Water Alert In Portland, Oregon

My fellow Portlanders, I just want to warn you not to drink any tap water west of the Willamette River. From the Water Bureau:

DRINKING WATER WARNING

Water delivered by Portland Water Bureau, Burlington, Palatine Hill, and Valley View Water Districts could be contaminated with potentially harmful bacteria

PORTLAND WATER BUREAU CUSTOMERS WEST OF THE WILLAMETTE RIVER AND CUSTOMERS OF BURLINGTON, PALATINE HILL AND VALLEY VIEW WATER DISTRICTS SHOULD BOIL WATER BEFORE USING

Routine water quality samples for total coliforms, including E. coli, were confirmed for fecal contamination in a Washington Park open reservoir on November 28, 2009. Fecal coliforms and E. coli are bacteria whose presence indicates that the water may be contaminated with human or animal wastes. Microbes in these waters can cause short-term effects, such as diarrhea, cramps, nausea, headaches, or other symptoms. They may pose a special health risk for infants, young children, some of the elderly, and people with severely compromised immune systems.

These symptoms are not only caused by organisms in drinking water. If you experience any of these symptoms and they persist, you may want to seek medical advice. People at increased risk should seek advice about drinking water from their health care providers.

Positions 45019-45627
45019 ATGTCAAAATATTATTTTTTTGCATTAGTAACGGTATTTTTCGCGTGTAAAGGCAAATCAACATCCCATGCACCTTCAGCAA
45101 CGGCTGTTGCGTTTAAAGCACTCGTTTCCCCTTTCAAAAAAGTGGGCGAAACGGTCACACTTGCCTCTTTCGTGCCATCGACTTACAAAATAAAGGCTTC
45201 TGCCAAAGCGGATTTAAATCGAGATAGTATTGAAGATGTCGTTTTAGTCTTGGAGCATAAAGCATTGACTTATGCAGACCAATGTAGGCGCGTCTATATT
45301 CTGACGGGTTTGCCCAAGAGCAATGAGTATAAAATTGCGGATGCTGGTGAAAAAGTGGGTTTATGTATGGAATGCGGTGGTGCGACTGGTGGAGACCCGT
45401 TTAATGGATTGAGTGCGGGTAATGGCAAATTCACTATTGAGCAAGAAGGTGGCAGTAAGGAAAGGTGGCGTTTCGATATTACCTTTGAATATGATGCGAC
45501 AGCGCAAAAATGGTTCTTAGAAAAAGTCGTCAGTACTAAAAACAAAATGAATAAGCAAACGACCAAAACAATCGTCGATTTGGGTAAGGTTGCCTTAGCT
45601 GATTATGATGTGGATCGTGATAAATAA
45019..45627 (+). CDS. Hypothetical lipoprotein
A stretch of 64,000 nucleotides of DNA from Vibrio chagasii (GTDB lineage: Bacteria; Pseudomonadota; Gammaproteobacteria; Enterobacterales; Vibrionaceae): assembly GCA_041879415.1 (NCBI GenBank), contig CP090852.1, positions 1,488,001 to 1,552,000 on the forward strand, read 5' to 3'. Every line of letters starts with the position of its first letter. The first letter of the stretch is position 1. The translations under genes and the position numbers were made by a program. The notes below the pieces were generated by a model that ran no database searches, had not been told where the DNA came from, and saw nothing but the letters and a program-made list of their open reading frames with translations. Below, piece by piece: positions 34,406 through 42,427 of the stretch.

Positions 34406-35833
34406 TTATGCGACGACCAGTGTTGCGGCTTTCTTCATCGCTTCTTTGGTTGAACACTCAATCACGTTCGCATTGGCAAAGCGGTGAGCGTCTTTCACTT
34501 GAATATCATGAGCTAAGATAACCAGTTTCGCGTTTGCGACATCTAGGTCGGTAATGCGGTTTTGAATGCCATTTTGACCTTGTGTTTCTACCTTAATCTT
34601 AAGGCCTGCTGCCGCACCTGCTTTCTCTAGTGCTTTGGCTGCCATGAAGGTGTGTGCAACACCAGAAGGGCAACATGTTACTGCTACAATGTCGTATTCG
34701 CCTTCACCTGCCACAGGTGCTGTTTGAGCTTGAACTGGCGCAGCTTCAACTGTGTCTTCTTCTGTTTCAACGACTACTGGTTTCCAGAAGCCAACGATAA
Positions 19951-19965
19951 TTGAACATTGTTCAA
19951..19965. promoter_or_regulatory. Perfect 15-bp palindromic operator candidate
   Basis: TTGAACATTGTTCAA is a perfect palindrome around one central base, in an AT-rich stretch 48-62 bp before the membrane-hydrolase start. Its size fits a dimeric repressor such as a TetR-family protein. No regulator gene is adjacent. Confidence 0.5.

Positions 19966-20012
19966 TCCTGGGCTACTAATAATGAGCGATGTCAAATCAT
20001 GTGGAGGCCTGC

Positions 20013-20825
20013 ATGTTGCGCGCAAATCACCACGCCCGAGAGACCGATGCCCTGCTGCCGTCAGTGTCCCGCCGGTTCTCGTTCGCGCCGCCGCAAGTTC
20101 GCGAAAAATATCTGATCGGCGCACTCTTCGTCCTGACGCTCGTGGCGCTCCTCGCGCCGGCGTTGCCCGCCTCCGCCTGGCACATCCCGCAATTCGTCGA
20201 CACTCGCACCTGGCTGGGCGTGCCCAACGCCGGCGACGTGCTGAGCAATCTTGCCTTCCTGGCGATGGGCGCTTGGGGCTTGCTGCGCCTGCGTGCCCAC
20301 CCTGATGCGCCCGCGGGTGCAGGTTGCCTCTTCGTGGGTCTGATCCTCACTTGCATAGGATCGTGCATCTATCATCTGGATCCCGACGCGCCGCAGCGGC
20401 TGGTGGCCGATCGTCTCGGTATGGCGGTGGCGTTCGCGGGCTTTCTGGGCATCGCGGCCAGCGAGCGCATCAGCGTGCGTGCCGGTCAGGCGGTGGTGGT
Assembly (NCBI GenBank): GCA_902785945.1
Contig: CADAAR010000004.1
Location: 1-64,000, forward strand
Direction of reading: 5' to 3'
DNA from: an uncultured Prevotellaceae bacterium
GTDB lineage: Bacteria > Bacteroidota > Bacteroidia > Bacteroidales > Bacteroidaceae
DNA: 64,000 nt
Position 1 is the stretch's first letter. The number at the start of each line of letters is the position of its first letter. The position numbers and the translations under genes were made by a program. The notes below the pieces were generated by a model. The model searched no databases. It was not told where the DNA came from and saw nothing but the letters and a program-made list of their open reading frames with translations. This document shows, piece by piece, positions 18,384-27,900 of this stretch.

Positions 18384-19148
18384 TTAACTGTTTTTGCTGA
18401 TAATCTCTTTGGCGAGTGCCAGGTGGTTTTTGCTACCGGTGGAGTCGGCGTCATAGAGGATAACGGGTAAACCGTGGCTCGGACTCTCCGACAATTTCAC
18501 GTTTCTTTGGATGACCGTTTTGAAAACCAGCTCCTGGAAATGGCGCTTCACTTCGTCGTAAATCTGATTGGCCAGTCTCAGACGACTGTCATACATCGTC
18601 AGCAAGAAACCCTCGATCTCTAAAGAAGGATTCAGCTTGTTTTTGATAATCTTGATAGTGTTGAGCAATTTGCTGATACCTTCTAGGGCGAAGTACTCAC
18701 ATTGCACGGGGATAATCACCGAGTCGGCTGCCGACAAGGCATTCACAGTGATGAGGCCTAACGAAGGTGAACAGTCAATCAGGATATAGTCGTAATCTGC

What Should I do? What does this mean to me?

DO NOT DRINK THE WATER WITHOUT BOILING IT FIRST OR USE BOTTLE WATER. Boiled or bottled water should be used for drinking, making ice, brushing teeth, washing dishes, and food preparation until further notice. Bring all water to a rolling boil for one minute, and let it cool before using, or use bottled water. Boiling kills bacteria and other organisms in the water.

What is being done?

The Portland Water Bureau has taken the reservoir out of service. We will inform you when tests show no bacteria and you no longer need to boil your water. We anticipate resolving the problem within 24 hours.

For more information, please contact Portland Water Bureau at 503-823-7770 or 1120 SW 5th Ave., Portland, OR, 97204. General guidelines on ways to lessen the risk of infection by microbes are available from the EPA Safe Drinking Water Hotline at 1-800-426-4791.